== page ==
If the band had good stage presence during the songs, they unfortunately lacked it in between. Maja Shining did do some speeches but there were times when the audience would just wait, while the band members took a sip of water or adjusted their instruments between the songs. I would have wished for some more interaction from the other band members as well, since now it was all on Maja’s shoulders.
The silent moments between the songs was probably one of the reasons why the atmosphere seemed to take a bit of a slump, and thus I felt that ONI and Forever Still should have switched places. I think Forever Still has a lot of potential, but they are still a bit rough around the edges when it comes to their live performance and songs. A bit more variety in their songs and some more interaction with the audience would make a huge difference.
Good things come to those who wait. And I have waited long enough. Finally Children of Bodom took over the stage. And they went straight to the point.
Starting the gig with Something Wild’s opening track “Deadnight Warrior” and “In the Shadows” from the same album, the band gave the audience exactly what they came there for. “Black Widow”, “Lake Bodom”, “Red Light in My Eyes, part 2”…this review could be just me listing the songs on the setlist, because for some that would be enough to tell how great the gig was. However, I feel obliged to write a little more than that.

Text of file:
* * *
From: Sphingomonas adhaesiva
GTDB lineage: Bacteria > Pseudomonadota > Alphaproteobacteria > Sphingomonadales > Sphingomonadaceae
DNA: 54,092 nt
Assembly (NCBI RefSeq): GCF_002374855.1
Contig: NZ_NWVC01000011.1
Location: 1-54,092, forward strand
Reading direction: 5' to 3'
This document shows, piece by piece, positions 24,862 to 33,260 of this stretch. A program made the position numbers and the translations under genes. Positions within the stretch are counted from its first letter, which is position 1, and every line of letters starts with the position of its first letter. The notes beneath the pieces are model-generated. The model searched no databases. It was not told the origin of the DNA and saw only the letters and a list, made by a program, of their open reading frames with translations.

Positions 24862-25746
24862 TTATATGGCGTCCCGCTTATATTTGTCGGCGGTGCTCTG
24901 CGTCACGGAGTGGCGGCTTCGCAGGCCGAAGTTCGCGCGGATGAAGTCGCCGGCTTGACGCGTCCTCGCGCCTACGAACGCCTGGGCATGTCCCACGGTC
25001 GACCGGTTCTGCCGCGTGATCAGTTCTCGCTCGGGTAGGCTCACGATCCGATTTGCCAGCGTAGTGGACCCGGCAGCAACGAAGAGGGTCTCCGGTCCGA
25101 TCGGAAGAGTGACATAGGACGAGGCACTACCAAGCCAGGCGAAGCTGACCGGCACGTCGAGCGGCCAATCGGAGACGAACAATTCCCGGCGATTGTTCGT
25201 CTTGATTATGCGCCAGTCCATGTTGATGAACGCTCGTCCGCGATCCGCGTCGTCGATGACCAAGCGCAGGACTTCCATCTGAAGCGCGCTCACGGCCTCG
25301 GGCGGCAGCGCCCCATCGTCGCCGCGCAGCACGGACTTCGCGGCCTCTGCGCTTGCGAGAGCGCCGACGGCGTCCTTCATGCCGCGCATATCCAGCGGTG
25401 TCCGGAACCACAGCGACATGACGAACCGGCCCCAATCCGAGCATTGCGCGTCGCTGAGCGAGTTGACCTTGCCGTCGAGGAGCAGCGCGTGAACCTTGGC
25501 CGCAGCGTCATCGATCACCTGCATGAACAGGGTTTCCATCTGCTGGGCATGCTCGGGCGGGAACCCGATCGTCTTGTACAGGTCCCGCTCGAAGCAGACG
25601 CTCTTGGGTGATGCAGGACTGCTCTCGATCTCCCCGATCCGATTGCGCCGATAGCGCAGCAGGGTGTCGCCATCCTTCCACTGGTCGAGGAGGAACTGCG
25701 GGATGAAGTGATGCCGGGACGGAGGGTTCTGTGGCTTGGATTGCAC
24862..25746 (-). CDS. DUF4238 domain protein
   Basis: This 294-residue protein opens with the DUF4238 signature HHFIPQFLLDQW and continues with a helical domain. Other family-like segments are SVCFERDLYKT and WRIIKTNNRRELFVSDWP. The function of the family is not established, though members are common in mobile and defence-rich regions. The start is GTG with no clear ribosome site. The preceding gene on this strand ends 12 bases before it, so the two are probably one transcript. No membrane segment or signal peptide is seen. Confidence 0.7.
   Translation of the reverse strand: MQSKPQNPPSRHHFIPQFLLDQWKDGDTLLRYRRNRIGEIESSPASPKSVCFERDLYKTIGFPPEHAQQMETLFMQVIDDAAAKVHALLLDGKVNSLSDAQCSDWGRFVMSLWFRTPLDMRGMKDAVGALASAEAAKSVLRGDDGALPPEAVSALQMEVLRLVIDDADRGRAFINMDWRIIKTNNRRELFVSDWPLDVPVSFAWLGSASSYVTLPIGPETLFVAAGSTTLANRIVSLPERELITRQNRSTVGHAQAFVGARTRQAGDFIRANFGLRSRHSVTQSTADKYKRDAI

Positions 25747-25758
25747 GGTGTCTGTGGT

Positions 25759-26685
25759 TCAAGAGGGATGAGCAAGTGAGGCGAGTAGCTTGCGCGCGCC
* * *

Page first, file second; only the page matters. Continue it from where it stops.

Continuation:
The last gig of the tour was in no less than a sold-out venue. The atmosphere was heated and trance-like – whatever song the band started playing, the crowd would answer with screaming, moshing, and putting their fists and horns up in the air. I couldn’t see the moshpit since I was fully focused on what was happening on the stage, but I could feel the movement behind me.
There were no slumps, no silent moments, not even a thought of checking how much the time remained. With such a hit parade, one could only listen and enjoy – and mosh and sing or scream along. Frontman Alexi Laiho cut the speeches short this time; that night, it was all about music.
The only thing this gig was missing was the legendary singalong moment in “Hate Crew Deathroll.” As the band was playing the song and slowed down for the part where the audience would join in, some kind of mix-up happened. Alexi did point out after the song how ridiculous it was for them to, well, fuck it up, since the singalong part is something they’ve done several times before. Thus I was left without one of my favorite Bodom gig moments, but it’s all forgiven and forgotten. After all, everything else went great.
Like all good things, also this evening had to come to an end. After playing “Children of Decadence”, the band left back stage to have a small break before they were shouted back for an encore. The band ended the night with “The Nail” and “Towards Dead End”, which was a fitting choice for the last song.
After the gig one could sense the exhausted but happy -feeling of the audience. I was also left a bit numb. The 20 Years Down & Dirty Tour was most probably a once in a lifetime occasion – and the realization that something like that will never happen again just felt plain depressing.
Well, luckily there will be plenty of Bodom shows to attend in the future, even if they never play another theme night… unless the band decides to celebrate the 20th anniversary of Hatebreeder in 2019. In that case, I’m more than ready.
1. Deadnight Warrior
2. In the Shadows
3. Needled 24/7
4. Black Widow
5. Lake Bodom
7. Angels Don’t Kill
8. Red Light in My Eyes pt. 2
9. Hate Me!
11. Every Time I Die
12. Hate Crew Deathroll
13. Bed of Razors
14. Children of Decadence
15. The Nail
16. Towards Dead End
Photos: Marco Manzi